I recently wrote about how I didn’t think marital happiness and raising children were, despite what some might say, mutually exclusive. But my husband and I had seen how some of our friends’ marriage suffered after having children, and so we decided to do research and take preventative measures to make sure it wouldn’t happen to us.
This research included interviewing friends with babies and an extensive amount of reading. We even suggested some of the tips we read about to our friends, who not only tried them out, but graciously accepted to keep us posted on how these tips worked for them.
What can I say; my husband and I are very lucky to have such amazing friends.
First Tip: Sleep
Apparently, a lot of parents fight over who gets to sleep. I can totally understand that—sometimes I am so tired that I really, really, REALLY don’t want to get up. And sometimes, I did find myself envious of my husband not having to breastfeed into the night.
But the thing is, my husband is also really tired, and he doesn’t have the intrinsic biological factors that keep me going. He might not be breastfeeding through the night, but he is taking on a lot more of the other chores and responsibilities that usually are mine. Another thing that was very striking to me is that how the support he used to get from me basically got ripped out from his grasp the moment I went into labour: it all became about me, then it became all about the baby and its main source of food and comfort—me. Furthermore, as discussed previously—and not just once, but twice!—he had minimal support for everyone else who was in a hurry to help me out.
The way that seems the best is to see the couple as a team, and sleep as one of the fuels needed to keep going on. Sleeping then becomes strategic: who between the two should get the sleep needed for the couple to best function? For example, if husband has a long day of running errands on behalf of the team, then he should get to sleep.
Thinking like this made of sleep not a competition for us, but rather an opportunity for us, together, to make sure that our family was getting what it needed.
Second Tip: Doing As Many Necessary and Fun Baby Things Together
Let’s be honest here: nothing beats one-on-one time with a spouse. And let’s continue being honest here: that’s out of the window once baby is born. But it doesn’t mean that quality bonding time is over; rather, it means redefining what that means. My husband and I were pleasantly surprised when we put this tip into practice; we have bonded so much over our baby, be it by changing diapers regularly together, by playing together with her, by taking her out together, but watching her play together, etc., etc. We also made sure that some things that are usually done by one spouse were taken on by the two of us. One notable example that just keeps giving is shopping for baby’s clothes together; not only do we have fun on the day we are out shopping, but every time baby wears one of the outfits we picked out together, it becomes a reminder of that day—and of our epic taste LO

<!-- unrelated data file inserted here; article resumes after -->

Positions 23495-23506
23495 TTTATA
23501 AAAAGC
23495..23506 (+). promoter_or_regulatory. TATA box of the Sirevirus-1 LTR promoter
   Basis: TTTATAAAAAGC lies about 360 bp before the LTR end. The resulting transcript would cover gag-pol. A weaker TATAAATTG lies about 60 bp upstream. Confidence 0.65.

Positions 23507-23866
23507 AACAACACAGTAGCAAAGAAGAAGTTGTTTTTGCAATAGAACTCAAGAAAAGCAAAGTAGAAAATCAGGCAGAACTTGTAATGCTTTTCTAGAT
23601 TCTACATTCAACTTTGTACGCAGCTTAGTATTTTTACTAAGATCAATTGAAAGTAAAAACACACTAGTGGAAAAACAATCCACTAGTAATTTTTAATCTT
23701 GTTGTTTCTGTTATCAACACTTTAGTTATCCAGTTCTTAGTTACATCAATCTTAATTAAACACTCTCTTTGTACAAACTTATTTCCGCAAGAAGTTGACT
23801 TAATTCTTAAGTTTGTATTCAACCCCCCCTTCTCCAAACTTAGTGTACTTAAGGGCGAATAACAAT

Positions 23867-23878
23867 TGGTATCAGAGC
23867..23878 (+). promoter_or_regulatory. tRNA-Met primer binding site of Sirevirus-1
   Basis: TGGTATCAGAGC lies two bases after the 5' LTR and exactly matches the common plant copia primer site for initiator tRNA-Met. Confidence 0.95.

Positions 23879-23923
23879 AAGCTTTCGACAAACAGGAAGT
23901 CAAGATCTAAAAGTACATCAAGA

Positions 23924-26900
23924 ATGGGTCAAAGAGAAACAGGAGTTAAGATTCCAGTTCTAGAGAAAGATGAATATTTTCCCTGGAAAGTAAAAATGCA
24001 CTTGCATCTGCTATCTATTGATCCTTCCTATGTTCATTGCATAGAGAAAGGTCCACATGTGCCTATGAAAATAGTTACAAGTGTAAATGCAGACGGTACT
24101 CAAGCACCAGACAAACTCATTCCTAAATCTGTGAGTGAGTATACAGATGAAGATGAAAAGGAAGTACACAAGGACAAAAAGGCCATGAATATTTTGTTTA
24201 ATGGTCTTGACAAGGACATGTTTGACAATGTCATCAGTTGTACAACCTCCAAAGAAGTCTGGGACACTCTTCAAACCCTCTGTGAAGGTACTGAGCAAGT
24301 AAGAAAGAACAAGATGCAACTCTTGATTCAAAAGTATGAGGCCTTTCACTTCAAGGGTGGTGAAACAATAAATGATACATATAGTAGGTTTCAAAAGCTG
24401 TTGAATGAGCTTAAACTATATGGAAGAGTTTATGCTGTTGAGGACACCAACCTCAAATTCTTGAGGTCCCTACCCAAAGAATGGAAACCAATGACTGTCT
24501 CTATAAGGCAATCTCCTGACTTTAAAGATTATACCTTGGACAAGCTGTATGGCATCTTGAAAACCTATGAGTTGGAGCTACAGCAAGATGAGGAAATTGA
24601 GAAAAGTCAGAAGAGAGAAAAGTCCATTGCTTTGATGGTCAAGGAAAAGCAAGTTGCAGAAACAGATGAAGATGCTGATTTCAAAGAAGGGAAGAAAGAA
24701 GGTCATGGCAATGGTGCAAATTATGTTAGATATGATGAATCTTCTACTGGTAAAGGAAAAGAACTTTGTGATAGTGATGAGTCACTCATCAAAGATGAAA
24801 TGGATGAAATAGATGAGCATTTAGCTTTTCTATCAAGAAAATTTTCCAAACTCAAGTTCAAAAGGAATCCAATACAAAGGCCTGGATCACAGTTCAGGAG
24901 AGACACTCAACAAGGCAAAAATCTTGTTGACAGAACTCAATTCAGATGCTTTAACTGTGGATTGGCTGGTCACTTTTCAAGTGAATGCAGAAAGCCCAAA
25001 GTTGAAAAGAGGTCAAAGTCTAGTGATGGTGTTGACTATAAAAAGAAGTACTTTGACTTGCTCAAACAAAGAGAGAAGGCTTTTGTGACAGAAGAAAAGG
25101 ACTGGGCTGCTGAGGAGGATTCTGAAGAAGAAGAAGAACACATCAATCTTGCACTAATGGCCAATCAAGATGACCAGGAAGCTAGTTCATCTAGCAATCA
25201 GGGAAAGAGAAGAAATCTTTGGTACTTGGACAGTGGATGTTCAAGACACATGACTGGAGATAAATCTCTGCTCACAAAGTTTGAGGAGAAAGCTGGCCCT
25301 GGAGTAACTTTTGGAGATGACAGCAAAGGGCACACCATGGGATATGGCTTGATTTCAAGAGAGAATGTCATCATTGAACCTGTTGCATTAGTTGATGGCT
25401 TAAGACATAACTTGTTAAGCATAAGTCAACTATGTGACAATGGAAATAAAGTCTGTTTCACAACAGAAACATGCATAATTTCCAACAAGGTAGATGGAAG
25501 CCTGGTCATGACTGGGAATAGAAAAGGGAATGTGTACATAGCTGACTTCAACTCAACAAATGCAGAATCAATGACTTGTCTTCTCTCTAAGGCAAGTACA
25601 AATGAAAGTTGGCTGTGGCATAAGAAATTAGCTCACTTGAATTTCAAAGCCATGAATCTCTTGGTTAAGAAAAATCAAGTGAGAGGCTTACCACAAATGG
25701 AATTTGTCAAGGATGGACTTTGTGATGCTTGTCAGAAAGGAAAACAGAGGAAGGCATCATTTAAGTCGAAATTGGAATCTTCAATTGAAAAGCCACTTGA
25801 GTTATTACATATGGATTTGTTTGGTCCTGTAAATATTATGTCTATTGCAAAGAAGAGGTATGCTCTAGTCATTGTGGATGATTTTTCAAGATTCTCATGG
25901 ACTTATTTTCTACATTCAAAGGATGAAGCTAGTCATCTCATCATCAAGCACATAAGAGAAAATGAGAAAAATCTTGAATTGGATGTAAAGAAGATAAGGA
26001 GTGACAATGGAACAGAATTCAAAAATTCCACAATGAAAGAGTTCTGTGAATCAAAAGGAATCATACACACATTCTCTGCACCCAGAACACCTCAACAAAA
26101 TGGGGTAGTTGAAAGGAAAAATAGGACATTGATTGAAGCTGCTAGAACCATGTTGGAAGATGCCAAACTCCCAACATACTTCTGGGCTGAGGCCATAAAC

Laugh The Tough Stuff Into Oblivion
Mistakes are part of parenting; and sometimes, a small mistake that your spouse made that you wouldn’t make can wreak havoc on the day’s plans. Another great tip we got was to laugh it off together. Baby pooed all over the changing table? Laugh at how clumsy and awkward it is. Baby pulled on the clothes you just carefully folded? Laugh at how you were trying to become tidier and it’s your adorable cherub testing your capacity. Didn’t remember to make dinner or pick it up as you were meant to? Laugh it off and go straight to dessert!
Keep Up The Physical Contact
Many moms told me that, in the first weeks after baby is born, they just can’t let go of their little ones. But some wiser moms said that one of the best things they did for their marriage is to include their husbands in that embrace. They would cuddle their husband while breastfeeding, or burrow themselves into their husband while holding baby. Putting her feet in his lap, having his head on her legs, and him hugging her from the back while she breastfed their baby were the top positions mentioned that promote intimacy postpartum as well as provide an incalculable measure of comfort.
Do Special Things for Each Other and Get Psyched About It
By special things, I don’t mean big things—at least, not things that were big pre-baby. Once there is a baby, simple things that weren’t a big deal pre-baby become sometimes insurmountable tasks. Cooking a meal from scratch; putting a special outfit on her and baby to welcome him home; bringing home a little treat from the corner store; giving a massage while breastfeeding; keeping her up-to-date in world affairs or any other common interest; reading a book out loud while she breastfeeds; all these things seem small and insignificant, but promote a very unique—and very sweet—intimacy that only exhausted parents can understand.
Having a baby is tough, and seeing your spouse as a partner in it with you, rather than someone out there to keep you from much needed sleep, makes you fall in love with them all over again, spit-up stains, poop clean-up, sleep-deprived and all.